Ok so speaking of judging, let’s talk more about that, because if you are participating in the Open, you most likely will also be acting as a judge. This is not to scare you (ok maybe it is a little..), but you do need to know that judging can be really difficult. There will be a lot going on during the Open workouts: the energy will be high, people will be cheering, and as a judge, you still need to focus on the athlete to ensure you are judging honestly. Just like we do not want athletes to cheat movements, as a judge, you do not want to miscount someone else’s reps.  Here are some tips and guidelines around judging.

  1. Stay focused! Think of it like playing Frogger where you need to get from one end to the other while all these distractors are going to come your way. It is YOUR JOB to accurately count reps. To help with that, see below for more specific tips.
  2. You will have a print out of the workout which will help you write down reps as the athlete moves through it. It also will be a great way to make sure the athlete is on the right movement in the right order. Depending on the rep scheme, you may want to consider tracking things by five. (It can be difficult to write every rep down and it also will be more likely you will be too busy writing that you will miss reps the athlete does).
  3. If a rep is questionable, use your discretion. Consider giving the athlete the rep but tell him/her what to fix. If the next rep is also questionable, do not count it. If he/she does correct it, then he/she is golden.
  4. You do not necessarily to need count every rep out loud, but give the athlete some indication of where they are. So, say for example, there are 5 cleans in the workout, you may count each one out loud versus if there are 50 double unders, you may just count out loud every 10.
  5. Every competition typically has judges and head judges. So in the Open, while any member can be a judge, most likely there will be a coach or two overseeing it and letting the judges and athletes know as well when they catch a bad rep.
  6. Know the movement standards. Every time CrossFit headquarters releases an Open workout, they also give very in depth detail (both written and video) of the standards. Read and watch them before you judge (and participate).
  7. We’ve talked about the importance of counting correctly and only counting good reps. You will be judging your fellow boxmates and friends, and it understandably might be awkward to no rep someone.  Suck it up buttercup. It is part of the job description. If the athlete is getting no repped, as mentioned above, it is really on them (and so you cannot let it bother you to be the messenger of bad news).

    Not to mention, that if you feel “bad” or let bad reps go, someone else you are not judging WILL notice and they WILL let you know. And trust me, It WILL NOT be pretty, so do not get into that situation. People are working really hard for their scores, and by someone else getting credit for reps where it is not due is justifiably bothersome, infuriating and undermines the hard work of other athletes.  So, please, be an honest judge. End of story.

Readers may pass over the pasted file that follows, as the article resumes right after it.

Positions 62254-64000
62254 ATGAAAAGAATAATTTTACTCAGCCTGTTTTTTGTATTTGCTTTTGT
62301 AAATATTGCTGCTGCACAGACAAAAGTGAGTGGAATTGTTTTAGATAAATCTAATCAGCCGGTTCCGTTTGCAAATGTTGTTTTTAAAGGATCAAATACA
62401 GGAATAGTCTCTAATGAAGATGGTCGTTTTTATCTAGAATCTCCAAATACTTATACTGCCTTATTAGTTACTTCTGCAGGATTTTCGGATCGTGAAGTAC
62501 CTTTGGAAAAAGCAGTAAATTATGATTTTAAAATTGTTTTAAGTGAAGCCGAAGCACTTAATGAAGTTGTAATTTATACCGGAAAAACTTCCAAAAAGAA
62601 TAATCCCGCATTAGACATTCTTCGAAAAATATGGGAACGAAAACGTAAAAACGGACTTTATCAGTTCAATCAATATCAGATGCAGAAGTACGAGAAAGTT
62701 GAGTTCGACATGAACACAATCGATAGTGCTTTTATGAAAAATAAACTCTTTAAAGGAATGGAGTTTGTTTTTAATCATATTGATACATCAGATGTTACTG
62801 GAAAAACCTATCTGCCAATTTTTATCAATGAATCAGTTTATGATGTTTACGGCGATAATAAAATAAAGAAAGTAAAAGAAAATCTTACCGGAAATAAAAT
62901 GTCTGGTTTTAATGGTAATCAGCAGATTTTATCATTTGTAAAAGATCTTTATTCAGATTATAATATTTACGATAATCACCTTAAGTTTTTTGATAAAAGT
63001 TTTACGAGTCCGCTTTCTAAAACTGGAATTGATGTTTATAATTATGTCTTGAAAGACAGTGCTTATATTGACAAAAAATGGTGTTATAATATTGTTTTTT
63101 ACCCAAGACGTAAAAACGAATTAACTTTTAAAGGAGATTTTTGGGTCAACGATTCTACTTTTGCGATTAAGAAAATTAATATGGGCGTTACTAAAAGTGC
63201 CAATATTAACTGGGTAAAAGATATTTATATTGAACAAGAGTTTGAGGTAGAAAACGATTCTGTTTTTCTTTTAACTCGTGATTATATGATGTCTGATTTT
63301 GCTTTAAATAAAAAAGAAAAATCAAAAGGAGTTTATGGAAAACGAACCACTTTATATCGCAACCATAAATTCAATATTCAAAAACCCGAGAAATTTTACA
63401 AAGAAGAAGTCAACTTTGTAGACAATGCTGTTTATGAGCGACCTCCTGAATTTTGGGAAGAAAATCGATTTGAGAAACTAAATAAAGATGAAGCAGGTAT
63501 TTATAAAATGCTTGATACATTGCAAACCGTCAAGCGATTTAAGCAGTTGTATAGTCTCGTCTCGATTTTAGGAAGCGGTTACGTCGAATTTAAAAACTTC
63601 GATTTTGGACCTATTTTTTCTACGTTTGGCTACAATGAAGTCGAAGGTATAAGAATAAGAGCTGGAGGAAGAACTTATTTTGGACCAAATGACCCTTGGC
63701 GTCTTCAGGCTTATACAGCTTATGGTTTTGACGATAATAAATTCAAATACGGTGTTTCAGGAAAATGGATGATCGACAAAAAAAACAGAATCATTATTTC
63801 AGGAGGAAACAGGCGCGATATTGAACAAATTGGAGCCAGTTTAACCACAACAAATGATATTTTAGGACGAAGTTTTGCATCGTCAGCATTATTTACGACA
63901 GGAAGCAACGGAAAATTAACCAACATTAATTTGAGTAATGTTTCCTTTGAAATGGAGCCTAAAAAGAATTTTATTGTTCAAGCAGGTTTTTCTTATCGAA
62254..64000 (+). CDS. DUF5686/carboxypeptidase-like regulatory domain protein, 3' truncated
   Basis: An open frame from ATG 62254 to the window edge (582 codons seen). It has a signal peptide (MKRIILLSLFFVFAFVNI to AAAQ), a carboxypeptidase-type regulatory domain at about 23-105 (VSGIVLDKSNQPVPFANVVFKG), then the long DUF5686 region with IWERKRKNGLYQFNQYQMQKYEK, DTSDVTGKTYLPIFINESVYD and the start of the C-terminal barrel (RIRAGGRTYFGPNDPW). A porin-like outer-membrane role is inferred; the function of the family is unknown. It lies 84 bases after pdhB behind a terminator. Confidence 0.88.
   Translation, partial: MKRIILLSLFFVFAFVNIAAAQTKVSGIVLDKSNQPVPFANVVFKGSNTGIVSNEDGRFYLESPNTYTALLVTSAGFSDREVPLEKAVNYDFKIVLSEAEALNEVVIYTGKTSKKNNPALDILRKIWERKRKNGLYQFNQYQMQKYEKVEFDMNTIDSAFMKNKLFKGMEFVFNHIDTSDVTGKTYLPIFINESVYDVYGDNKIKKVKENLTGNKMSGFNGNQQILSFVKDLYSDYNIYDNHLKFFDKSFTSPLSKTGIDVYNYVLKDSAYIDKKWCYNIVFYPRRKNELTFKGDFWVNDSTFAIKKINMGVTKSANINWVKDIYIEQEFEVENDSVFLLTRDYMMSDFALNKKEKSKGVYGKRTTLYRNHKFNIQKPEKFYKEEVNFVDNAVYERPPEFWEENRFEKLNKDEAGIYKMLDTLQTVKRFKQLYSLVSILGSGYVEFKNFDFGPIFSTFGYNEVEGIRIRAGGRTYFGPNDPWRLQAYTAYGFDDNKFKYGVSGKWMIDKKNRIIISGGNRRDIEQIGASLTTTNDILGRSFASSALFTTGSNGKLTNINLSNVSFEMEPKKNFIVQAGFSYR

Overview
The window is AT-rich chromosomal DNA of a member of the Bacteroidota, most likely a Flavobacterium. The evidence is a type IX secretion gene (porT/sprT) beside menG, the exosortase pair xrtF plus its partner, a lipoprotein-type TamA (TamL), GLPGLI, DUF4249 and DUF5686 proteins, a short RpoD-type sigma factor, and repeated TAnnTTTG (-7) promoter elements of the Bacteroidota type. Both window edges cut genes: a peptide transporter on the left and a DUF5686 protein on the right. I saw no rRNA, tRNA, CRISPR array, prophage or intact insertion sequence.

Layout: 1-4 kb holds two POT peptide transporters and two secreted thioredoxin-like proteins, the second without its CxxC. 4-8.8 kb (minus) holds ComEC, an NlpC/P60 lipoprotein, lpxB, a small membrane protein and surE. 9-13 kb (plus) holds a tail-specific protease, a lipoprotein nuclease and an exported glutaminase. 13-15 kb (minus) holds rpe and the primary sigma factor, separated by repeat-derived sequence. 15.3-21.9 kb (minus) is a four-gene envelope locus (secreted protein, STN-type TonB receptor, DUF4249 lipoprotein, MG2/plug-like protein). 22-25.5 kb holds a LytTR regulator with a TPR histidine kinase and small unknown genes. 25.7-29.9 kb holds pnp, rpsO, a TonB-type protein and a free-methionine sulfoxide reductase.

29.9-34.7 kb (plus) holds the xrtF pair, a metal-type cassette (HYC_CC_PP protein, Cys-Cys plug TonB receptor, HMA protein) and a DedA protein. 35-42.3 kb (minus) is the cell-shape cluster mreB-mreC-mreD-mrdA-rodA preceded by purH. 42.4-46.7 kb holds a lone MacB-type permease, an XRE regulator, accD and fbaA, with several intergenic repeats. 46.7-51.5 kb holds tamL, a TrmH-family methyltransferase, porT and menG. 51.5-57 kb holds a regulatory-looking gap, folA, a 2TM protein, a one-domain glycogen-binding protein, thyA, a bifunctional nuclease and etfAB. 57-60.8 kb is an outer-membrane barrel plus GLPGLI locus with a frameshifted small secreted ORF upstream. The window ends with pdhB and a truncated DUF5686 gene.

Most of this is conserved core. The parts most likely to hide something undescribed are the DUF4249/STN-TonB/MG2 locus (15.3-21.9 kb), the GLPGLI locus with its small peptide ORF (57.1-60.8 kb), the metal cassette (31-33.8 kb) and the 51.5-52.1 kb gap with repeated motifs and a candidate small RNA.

Ok so having gotten all that nitty gritty out of the way, remember one important thing about the Open. HAVE FUN! While yes, it is a competition, and yes it will be difficult both mentally and physically, enjoy the experience of it. Also, just as important, CHEER ON YOUR BOXMATES! Everyone needs encouragement at some point, and in the Open, that’s true even more. If you get done with your workout, stick around when you can.  You can help someone else get through what they think is impossible. Good luck everyone and see you at The Open.

When Your Car Breaks Down, Who Will You Call?

Friendships morph, grow and even dissipate over the years. Sometimes you struggle trying to stay connected to friends who are in different places in life, may it be marriage, parenthood or even geographically different.  Sometimes you have friends that you outgrow and sometimes even friends where you feel like you are trying to catch up to. Friendships can prevail though through all sorts of circumstances, ups and downs and changes. What is important to you when it comes to true friends? After 30 plus years, I have figured out what the definition of a true friend is to me. And yes, I am about to share that with you.

Let’s start with the fundamentals that have become my guiding principles. Being a true friend would be describing me as, “That’s Missy. The sassy, petite girl who works her ass off at the gym, is an amazing writer and the best aunt ever. And I am damn proud to know her.” Being a true friend is wanting to spend time together whether it is just the two of us or 20 of us. Being a true friend is accepting me as I am. Being a true friend is complimenting, encouraging, supporting and reinforcing  all the great things about me. Being a true friend is not taking one single bad experience and making a determination of my character. Being a true friend means listening, not just to what I say but to what I don’t say. Being a true friend means you know me so well that you can instinctively pick up on when something is not right with me. Being a true friend means knowing  that I brighten when I talk about my nieces and nephews, that fitness is a passion and that despite my own set of challenges, I have persevered.